I am also more mindful about standing instead of sitting or leaning. Somehow it knows. The paranoia can get a little tiresome, so I don’t wear the M400 all the time. I’ve actually had an “easy day” when I just wear the FitBit because it’s there. I also go several days or weeks not wearing either.
I will admit that when I first got the M400, I did try to compare them. And I’ve found that they vary in step count by about 150 steps at the end of the day. However, I find it vexing that when I teach yoga, the M400 says I’m sitting but I’ve learned to get over that. If I tell it I’m going to teach or practice, it gives me little heart icons because I’m awesome. Here’s what a typical Wednesday looks like for me:
On Wednesdays I don’t sit much; but when I do, I’m either teaching or driving or peeing, and as you can see, I went to bed close to midnight. Thay “grey” zone from 12am to 8am is me not wearing the device until 8.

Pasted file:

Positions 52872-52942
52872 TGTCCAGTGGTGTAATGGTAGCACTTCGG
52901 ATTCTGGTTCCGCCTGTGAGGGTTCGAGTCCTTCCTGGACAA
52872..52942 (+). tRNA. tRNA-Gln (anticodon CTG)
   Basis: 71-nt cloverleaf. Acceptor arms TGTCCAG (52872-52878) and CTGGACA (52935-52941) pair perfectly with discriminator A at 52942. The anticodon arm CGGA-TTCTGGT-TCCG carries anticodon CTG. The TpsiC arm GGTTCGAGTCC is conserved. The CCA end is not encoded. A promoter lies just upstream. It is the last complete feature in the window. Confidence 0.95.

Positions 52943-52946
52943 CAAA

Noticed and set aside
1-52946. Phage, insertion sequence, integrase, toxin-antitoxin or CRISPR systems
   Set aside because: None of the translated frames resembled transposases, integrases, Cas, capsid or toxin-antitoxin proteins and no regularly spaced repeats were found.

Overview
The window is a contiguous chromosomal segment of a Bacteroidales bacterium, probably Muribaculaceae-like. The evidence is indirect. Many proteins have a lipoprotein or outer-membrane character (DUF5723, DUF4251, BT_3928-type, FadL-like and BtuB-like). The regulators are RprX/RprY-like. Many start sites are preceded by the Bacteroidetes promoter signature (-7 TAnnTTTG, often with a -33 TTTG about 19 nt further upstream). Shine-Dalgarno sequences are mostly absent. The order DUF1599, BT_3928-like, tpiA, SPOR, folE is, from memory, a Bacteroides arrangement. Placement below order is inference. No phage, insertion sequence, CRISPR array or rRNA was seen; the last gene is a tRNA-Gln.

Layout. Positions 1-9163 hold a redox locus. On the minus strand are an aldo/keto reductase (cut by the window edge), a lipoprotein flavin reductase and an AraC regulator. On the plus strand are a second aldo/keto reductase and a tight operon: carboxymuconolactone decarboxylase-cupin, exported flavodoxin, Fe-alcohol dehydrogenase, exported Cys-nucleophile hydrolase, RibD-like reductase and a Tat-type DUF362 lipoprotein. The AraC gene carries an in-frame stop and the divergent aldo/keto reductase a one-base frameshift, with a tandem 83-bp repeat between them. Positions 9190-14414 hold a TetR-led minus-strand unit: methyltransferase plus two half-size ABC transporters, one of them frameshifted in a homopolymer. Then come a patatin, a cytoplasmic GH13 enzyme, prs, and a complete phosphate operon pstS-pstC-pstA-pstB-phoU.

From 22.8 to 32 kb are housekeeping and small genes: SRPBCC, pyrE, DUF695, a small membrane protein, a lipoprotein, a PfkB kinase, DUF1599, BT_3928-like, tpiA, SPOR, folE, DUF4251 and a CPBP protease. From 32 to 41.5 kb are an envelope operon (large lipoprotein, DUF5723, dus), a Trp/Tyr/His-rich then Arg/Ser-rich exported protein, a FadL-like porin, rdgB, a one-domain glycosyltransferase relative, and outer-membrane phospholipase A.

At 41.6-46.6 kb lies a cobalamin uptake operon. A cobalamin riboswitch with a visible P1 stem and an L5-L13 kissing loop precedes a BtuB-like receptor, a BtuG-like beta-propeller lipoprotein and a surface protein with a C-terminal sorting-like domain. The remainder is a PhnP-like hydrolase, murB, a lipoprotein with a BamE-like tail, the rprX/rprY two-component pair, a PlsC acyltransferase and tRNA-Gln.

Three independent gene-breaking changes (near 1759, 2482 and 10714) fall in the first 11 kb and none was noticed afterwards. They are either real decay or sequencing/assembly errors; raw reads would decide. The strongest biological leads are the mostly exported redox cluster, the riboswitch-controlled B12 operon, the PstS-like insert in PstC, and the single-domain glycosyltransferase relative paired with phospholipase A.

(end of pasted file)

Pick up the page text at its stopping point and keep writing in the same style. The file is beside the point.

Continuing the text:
I like the concept of the buddy or the “sponsor” but I also like to take a break every now and then knowing that I’m really a pretty good person and am active when I can be and when it feels right. If you are someone who’s second-guessing yourself and you have trouble making decisions, and you don’t know what from whatnot, don’t complicate your life. Go simpler. Go with the FitBit. But if you like technology, you are already active, but you LOVE the idea of it all being right there for you, get the MM400. Just be OK with not wearing it every once in a while, or you’ll turn into one of those people who talk about their steps all day… and if you’re one of those people, don’t sit near me at a restaurant. While I will be proud of you for making your health a priority in your life, I will still point and laugh at you. You truly are a Stepford.
The M400 offers tons of other stuff, too. This is a just a couple of numerous feedback pages from a row last month:
Given the cost of the M400, what it tells you and how it motivates you, I don’t regret this purchase a bit.
And lookee here… Just as I was finishing the post… This is what I do for you guys…